Customs and Holidays

New Year

The most widely celebrated holiday in Russia is the New Year on December 31st. Russians decorate their “Yolkas” (Christmas trees), and chop “Olivie” and “Herring under the fur coat” salads. No celebration goes without the traditional TV entertainment followed by the speech of the Russian President and bell ringing on the Kremlin’s Spasskaya tower. Once the bells ring twelve times, the real Russian New Year party starts and the entire country slips into a food and alcohol induced coma until January 11th.

Christmas

The Russian Orthodox Christmas is celebrated two weeks after the Catholic Christmas on January 7th in accordance with the Gregorian calendar. The tradition to celebrate Christmas was reborn after the collapse of the Soviet Union and in modern Russia everyone who survived the New-Year’s hangover makes their way to church on January 7 to light candles for the loved ones.

Old New Year

With the Russians’ love for festivities it is not even surprising that they celebrate the New Year twice. The so called Old New Year is celebrated by the Gregorian calendar on January 14. The Old New Year consummates the winter holiday season in Russia and makes even the most avid party-animals sober up and go back to work.

The International Women's Day

If February 23 is not considered to be worthy enough to make an official day off, March 8 not only made a public holiday list but also bears a proud title of the International Women’s Day. On this day the flower stalls make annual revenue, and the men become submissive and supple. The women, on the other hand, look even more beautiful than ever and expect gifts and attention all day long.

Defender of the Fatherland Day

The Defender of the Fatherland holiday is one of the most important in Russia, and it is something that decks out the whole city of Moscow because it is bigger there than it is anywhere else. You will see a massive parade that comes through the city on February 23rd, and you will be able to sit on the sidewalk while you see the parade go by. This is a piece of Russian history that you should not miss, and you will be glad that you had a look when you could.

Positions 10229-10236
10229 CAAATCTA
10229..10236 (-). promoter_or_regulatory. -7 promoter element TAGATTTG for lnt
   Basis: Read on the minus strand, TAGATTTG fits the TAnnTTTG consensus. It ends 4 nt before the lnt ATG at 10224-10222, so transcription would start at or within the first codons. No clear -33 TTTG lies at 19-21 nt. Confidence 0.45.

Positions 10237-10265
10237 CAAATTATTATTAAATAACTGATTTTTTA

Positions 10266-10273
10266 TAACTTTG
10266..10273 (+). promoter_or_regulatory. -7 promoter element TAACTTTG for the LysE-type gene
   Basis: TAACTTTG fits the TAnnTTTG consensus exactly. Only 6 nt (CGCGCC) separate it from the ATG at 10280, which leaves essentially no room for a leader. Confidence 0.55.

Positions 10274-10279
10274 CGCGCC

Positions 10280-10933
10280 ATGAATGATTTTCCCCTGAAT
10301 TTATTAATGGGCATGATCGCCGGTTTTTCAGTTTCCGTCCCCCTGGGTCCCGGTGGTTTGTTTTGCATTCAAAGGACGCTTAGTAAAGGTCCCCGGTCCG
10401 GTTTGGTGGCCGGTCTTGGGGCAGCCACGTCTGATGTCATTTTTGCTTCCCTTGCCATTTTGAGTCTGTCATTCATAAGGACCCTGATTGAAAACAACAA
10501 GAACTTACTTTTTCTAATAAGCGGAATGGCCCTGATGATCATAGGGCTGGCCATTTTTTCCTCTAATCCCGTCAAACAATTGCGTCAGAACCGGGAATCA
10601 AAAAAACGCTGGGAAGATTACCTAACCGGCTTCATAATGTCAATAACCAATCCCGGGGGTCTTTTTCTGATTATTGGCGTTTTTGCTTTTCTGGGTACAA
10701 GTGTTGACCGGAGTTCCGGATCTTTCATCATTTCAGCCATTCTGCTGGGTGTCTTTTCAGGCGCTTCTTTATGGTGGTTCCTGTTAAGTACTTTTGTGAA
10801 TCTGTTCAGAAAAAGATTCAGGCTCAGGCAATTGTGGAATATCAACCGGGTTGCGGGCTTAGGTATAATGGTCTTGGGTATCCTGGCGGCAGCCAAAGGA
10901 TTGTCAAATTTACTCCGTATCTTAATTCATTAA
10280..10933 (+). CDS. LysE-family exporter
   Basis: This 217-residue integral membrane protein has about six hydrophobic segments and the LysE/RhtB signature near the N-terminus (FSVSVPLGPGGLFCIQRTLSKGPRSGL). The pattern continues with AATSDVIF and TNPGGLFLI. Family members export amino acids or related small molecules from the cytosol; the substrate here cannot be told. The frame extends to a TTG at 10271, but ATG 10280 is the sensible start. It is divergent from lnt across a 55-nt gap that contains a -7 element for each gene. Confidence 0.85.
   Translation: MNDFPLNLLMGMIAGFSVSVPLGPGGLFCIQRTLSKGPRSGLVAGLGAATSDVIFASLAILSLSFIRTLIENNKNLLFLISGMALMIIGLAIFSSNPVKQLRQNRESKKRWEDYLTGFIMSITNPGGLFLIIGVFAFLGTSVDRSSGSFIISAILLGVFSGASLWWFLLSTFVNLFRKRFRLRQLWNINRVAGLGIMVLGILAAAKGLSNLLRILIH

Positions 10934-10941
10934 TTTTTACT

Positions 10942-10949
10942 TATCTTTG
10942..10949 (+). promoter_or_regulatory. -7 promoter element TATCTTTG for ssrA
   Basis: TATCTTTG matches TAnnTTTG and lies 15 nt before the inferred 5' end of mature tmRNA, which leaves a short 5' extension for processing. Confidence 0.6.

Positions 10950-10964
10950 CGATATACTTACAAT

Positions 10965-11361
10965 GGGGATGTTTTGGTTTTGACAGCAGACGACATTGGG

Labor Day

Traditionally, Labor Day (First of May) commences the ten-day long “dacha” marathon. On this day, Moscow commuter trains are flooded with seedlings and baskets. May 1st is the official opening of the gardening season, when Moscovites rush to the country side to attend to their plots of land.

Victory Day

The day of commemoration of the end of World War II is celebrated in Russia with mind-bogging grandeur and includes the parade of the surviving WWII veterans and the demonstration of the Russian military might. Only on May 9 one can see the real tanks on Moscow avenues and admire the virtually empty Tverskaya Street – the main Moscow artery, chronically overwhelmed with traffic.

Independence Day

Independence Day is a fairly new holiday celebrated on June 12th and considered by most Russians as merely an extra day off to spend at the dacha.

The Day of Air Assault Troops

The locals try to spend this summer day (2nd of August) in the country further away from the capital, while almost every city fountain becomes the gathering spot for rowdy strong guys in telnyashka shirts celebrating their professional holiday.

The Day of Knowledge

This back to school day on the first of September is celebrated nationwide by all school children and students. It also has an unofficial name “The day of bows and gladioli” – just go outside to see for yourself why.

Moscow City Day

While for the Moscow guests the City Day maybe a fun experience, for the city utility services the first Sunday of September is an utter nightmare. The city management is in the rush to finish all utility maintenance works before the City Day celebration, construction workers are putting in extra-long hours, while the locals are trying to avoid the city center staying home.

Standing in Line

Russians have perfected the art of standing in line including several unwritten rules: First, when you queue up, ask the "last" person “Are you last in line?” (“Vy posledniy?”), as they might say “Actually, someone else is already behind me.” Then you need to wait until someone takes a spot behind you and can leave the line by telling that person that you will be back. If your line looks long, you can locate a male at the beginning of it and approach him with “Valera, here you are!”. This works best if you are an attractive blond.

Friend's House

Be prepared that there will never be enough alcohol at the table and someone will have to take an emergency run to a liquor store. As the old Russian tradition goes, one bottle is never enough, yet the liquor stores close at 10 pm in Moscow, be prepared to continue the festivities “at a bar nearby.” The main components for creating a “soulful” atmosphere are background music, the level of intoxication and deep conversations which ultimately end with the eternal question: “Do you respect me?”